There might be temptation to bring back Terrence Jones or Donatas Motiejunas, but they shouldn't do it. Motiejunas had a PER of 11.3 last year, and Jones' was just 13.5. Between the two of them, they missed 87 games.
The Rockets could create more room by selling K.J. McDaniels or Trevor Ariza for draft picks—or even nothing if they had to. Creating enough space for two max contracts would be worth it, particularly if Kevin Durant was one of those contracts.
The Rockets are in a somewhat rare situation. They have one superstar, some role players like Trevor Ariza and Patrick Beverley, who have good contracts, and a bunch of money to spend on a new coach. So they can rebuild on the fly by choosing people who fit together.
The Rockets might be inclined to go after that second superstar—it's been Morey’s modus operandi so far. But Kevin Durant isn't likely coming to Houston, so adding two or three next-tier players who can start might be better than failing on a big name.
There are two things the team could use: defense and shooting.
The Rockets attempted more threes than anyone except the Warriors last year, but they were only 19th in three-point percentage at 34.7. As a result, they missed 108 more three-point attempts than any team in the league.
See how they compare to the other top three-point shooting teams, the Cleveland Cavaliers and Golden State. The Milwaukee Bucks and Minnesota Timberwolves missed the fewest. The Oklahoma City Thunder represent the average.
If you’re going to relentlessly fire off threes, be like Golden State and make them. Adding two-way players who can make threes is more important than name recognition.
Al Horford is the top not-Kevin Durant player on the list. He isn't a star, but he is one of the more underrated players in the league. And at 29, the Rockets would still be getting him for the tail end of his career peak.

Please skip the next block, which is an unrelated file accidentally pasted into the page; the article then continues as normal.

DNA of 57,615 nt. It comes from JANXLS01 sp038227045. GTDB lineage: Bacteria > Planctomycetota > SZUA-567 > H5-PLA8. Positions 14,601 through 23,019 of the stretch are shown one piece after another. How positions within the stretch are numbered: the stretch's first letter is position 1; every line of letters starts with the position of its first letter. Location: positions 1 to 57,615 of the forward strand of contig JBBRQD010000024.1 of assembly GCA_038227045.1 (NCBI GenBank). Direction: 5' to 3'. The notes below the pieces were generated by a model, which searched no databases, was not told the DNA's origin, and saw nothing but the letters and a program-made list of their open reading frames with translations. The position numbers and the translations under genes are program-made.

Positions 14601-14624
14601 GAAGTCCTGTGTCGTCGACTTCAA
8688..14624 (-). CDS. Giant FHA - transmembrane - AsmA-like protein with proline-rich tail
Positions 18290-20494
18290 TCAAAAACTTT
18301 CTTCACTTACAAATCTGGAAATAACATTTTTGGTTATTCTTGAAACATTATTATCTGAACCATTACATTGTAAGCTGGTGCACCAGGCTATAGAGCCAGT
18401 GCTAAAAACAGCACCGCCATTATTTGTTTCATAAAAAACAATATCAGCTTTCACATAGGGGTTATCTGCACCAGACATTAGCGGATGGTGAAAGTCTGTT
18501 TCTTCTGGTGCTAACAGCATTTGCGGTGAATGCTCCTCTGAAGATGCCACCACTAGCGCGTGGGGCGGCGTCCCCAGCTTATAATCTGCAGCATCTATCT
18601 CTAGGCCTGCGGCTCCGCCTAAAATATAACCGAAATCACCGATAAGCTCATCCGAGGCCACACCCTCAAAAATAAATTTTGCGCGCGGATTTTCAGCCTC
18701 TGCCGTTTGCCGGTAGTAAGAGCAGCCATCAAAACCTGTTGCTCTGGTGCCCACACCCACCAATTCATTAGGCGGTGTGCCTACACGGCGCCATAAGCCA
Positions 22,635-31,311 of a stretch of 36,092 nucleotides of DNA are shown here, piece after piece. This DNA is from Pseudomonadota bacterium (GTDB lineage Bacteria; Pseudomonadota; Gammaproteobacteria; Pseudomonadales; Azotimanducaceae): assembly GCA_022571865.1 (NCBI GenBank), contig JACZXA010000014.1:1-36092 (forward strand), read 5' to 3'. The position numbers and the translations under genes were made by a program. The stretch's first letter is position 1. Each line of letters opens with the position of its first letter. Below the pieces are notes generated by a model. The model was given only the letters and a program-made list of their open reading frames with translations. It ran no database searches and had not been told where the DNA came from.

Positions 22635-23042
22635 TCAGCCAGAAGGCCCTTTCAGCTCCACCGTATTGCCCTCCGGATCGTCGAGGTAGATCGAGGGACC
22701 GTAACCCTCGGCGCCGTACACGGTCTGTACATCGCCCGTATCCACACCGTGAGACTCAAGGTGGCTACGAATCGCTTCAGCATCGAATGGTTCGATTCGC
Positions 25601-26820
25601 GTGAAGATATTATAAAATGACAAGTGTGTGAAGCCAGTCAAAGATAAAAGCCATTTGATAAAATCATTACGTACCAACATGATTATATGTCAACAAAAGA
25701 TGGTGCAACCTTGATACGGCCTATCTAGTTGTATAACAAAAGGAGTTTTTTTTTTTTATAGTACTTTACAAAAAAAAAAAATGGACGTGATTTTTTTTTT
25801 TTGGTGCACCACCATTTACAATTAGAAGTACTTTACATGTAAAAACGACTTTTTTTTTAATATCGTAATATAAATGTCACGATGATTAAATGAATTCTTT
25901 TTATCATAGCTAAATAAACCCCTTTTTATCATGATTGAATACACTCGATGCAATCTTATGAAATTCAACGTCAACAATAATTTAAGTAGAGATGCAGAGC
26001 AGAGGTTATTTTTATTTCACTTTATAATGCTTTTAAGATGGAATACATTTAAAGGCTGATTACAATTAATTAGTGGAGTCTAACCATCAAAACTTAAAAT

Every year, he produces but doesn’t get the recognition he deserves. Since he came into the NBA, only 19 players have accumulated more win shares than his 52.6, yet he only has one third-team All-NBA award to his credit. Horford averaged 15.2 points, 7.3 rebounds and 1.5 blocks this year and knocked down 88 threes at a 34.4 percent clip.
Luol Deng is 31, but he has been an absolute revelation as a stretch 4. According to Nylon Calculus, which tracks player production by position, Deng had a 62.7 true shooting percentage while playing power forward. Age and injury history might be more of a concern if he were playing the 3, but being a small-ball power forward extends his career.
He made his reputation as a glue guy and defender, and with him anchoring a Vogel defense, the Rockets’ improvement on the unsexy end of the court would be dramatic. Both Erik Spoelstra, his current coach with the Miami Heat, and Tom Thibodeau, his coach in Chicago, positively gushed over his leadership and character.
Ryan Anderson would add to the shooting. He is arguably the second-best sniping power forward in the game right now. With just 20 more made threes, he’ll be the sixth player 6'10" or taller to hit 1,000 in his career. (Dirk Nowitzki is the only other one who is still active.)
Anderson would fit well with the Rockets’ three-point-oriented offense, but his defense would be another liability, something that they can’t afford.
Nicolas Batum would be interesting as a three-and-D wing, but it’s hard to figure out where he would fit in the starting lineup unless the Rockets pushed Ariza to the 4, where he had some success this year. And Batum might be on a lot of teams' short lists, which would drive his price up.
Morey should avoid the Warriors' Harrison Barnes, who will end up getting a contract he can’t live up to. The Rockets would be better off letting someone else pay it. I'm just mentioning that lest anyone think I "forgot" him.
Ideally, a lineup of Patrick Beverley, Harden, Deng, Ariza and Horford would be tough to beat. It would be more efficient offensively than what the Rockets had last year, and it would be night and day defensively.
The exact specifics could change, depending on who the coach is. But the Rockets need to think along the lines of buying an entire package, not just star power. Any combination of Horford and one of the forwards would make the offseason a win for the Rockets and could put them back into contender status.